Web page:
Internals, UEFI/GPT, Testing Methodology and System Setup
Three pentalobe screws and we're in. Thanks to the 48-layer V-NAND, PCB size has not increased over the older 2TB model.
On the controller side, we've got some DRAM and four flash packages.
Four more flash packages at the rear. Similar layout to the 2TB model, but with twice the flash die density.
One thing to consider when purchasing this 4TB model is that if you want one huge bootable partition, you will need to have a system that supports UEFI BIOS / GUID Partition Tables (GPT), as you are creating a >2TB volume (MBR limits to 2TB).
Installing Windows to such a configuration typically requires disabling any Compatibility Support Module (CSM) in your motherboard BIOS.
The catch-22 here is that unless your USB installer has been similarly partitioned (GPT), it may not be seen by the system when you attempt to do the install. I’ve found the easiest way to ensure you have a properly configured USB device is to configure the Windows 10 Media Creation Tool to only download the ISO locally, then use Rufus (with GPT partition scheme selected as shown above) to do the actual writing to your USB installer drive. We usually keep separate GPT and MBR installers around, just in case we need to do an install to a legacy (non-UEFI) system. More info on this here.
Our tests are a mix of synthetic and real-world benchmarks. IOMeter, HDTach, HDTune, Yapt and our custom File Copy test round out the selection to cover just about all bases. If you have any questions about our tests just drop into the Storage Forum and we'll help you out!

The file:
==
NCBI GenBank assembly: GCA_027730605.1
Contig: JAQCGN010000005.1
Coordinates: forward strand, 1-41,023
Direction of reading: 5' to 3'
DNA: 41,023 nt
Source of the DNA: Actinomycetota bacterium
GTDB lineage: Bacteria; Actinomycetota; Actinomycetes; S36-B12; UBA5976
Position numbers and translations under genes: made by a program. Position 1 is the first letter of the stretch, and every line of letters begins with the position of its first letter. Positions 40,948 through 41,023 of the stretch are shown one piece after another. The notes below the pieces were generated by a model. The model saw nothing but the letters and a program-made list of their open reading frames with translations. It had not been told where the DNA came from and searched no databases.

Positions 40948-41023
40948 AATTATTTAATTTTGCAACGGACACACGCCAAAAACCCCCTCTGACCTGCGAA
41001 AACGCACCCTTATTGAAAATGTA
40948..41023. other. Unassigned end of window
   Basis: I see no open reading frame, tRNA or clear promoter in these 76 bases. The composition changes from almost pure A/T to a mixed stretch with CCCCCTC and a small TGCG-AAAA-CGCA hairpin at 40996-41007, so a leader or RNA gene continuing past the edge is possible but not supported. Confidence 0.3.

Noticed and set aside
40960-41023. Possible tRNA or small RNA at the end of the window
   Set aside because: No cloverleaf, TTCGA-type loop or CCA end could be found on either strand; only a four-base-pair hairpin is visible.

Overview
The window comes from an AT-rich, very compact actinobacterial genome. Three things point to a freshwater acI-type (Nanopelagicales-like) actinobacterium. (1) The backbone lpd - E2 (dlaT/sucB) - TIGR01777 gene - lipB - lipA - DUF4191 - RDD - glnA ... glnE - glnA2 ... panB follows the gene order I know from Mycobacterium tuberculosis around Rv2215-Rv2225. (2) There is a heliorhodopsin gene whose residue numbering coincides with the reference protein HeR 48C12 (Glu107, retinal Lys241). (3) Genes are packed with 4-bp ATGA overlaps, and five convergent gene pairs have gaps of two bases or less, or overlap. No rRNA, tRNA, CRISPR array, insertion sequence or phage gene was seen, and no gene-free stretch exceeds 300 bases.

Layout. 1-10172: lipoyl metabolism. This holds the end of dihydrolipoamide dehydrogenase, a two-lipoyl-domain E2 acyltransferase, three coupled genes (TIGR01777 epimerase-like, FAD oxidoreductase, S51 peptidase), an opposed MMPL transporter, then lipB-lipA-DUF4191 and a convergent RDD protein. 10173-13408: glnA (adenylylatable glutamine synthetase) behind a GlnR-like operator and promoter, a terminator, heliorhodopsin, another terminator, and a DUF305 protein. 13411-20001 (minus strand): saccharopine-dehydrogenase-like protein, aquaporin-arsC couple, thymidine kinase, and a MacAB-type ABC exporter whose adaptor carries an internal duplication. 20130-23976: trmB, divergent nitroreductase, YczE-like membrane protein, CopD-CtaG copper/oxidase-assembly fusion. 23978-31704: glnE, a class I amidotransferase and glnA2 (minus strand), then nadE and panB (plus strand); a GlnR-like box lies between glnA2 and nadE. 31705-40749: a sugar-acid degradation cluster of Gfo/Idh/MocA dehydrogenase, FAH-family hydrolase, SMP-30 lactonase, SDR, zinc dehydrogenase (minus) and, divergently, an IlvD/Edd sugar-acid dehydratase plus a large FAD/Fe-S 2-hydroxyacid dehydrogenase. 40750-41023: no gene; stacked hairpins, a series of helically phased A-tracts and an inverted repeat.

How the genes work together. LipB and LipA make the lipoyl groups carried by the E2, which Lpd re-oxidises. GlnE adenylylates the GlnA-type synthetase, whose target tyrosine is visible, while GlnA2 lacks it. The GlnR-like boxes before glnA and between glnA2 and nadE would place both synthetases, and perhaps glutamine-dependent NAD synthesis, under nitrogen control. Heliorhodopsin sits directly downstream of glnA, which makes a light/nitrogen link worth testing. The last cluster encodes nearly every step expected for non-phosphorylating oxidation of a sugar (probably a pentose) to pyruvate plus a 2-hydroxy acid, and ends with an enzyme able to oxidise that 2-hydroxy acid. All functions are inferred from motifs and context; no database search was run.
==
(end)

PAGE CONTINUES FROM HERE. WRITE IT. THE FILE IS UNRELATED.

Test System Setup
We have several storage testbeds. A newer ASUS P8Z77-V Pro/Thunderbolt and an ASUS Z87-PRO. Variance between both boards has been deemed negligible when testing SATA devices. Future PCIe and SATA device testing, including this review, take place on a new ASUS Sabertooth X99, which comes equipped with USB 3.1, M.2, and can also handle SFF-8639 devices with the proper adapter.
PC Perspective would like to thank Intel, ASUS, Corsair, Kingston, and EVGA for supplying some of the components of our test rigs.
|Hard Drive Test System Setup|
|CPU||Intel Core i7 5820K @ 4.125 GHz|
|Motherboard||ASUS Sabertooth X99|
|Memory||16GB Micron DDR4 @ 3333|
|Hard Drive||G.Skill 32GB SLC SSD|
|Video Card||EVGA GeForce GTX 750|
|Video Drivers||GeForce Game Ready Driver 347.88|
|Power Supply||Corsair CMPSU-650TX|
|Operating System||Windows 8.1 Pro X64 (update)|
- PCPer File Copy Test
- PC Perspective Exclusive Latency Percentile and new Mixed Burst workloads
I think there is a demand for
I think there is a demand for high capacity SSDs it’s just the price is nowhere near where it needs to be. As the price comes down, demand goes up as we learned in Economics 101 :). Maybe when we see $0.20/GB. Are SSD prices artificially high? Seems like profit-taking at this point.
At the risk of being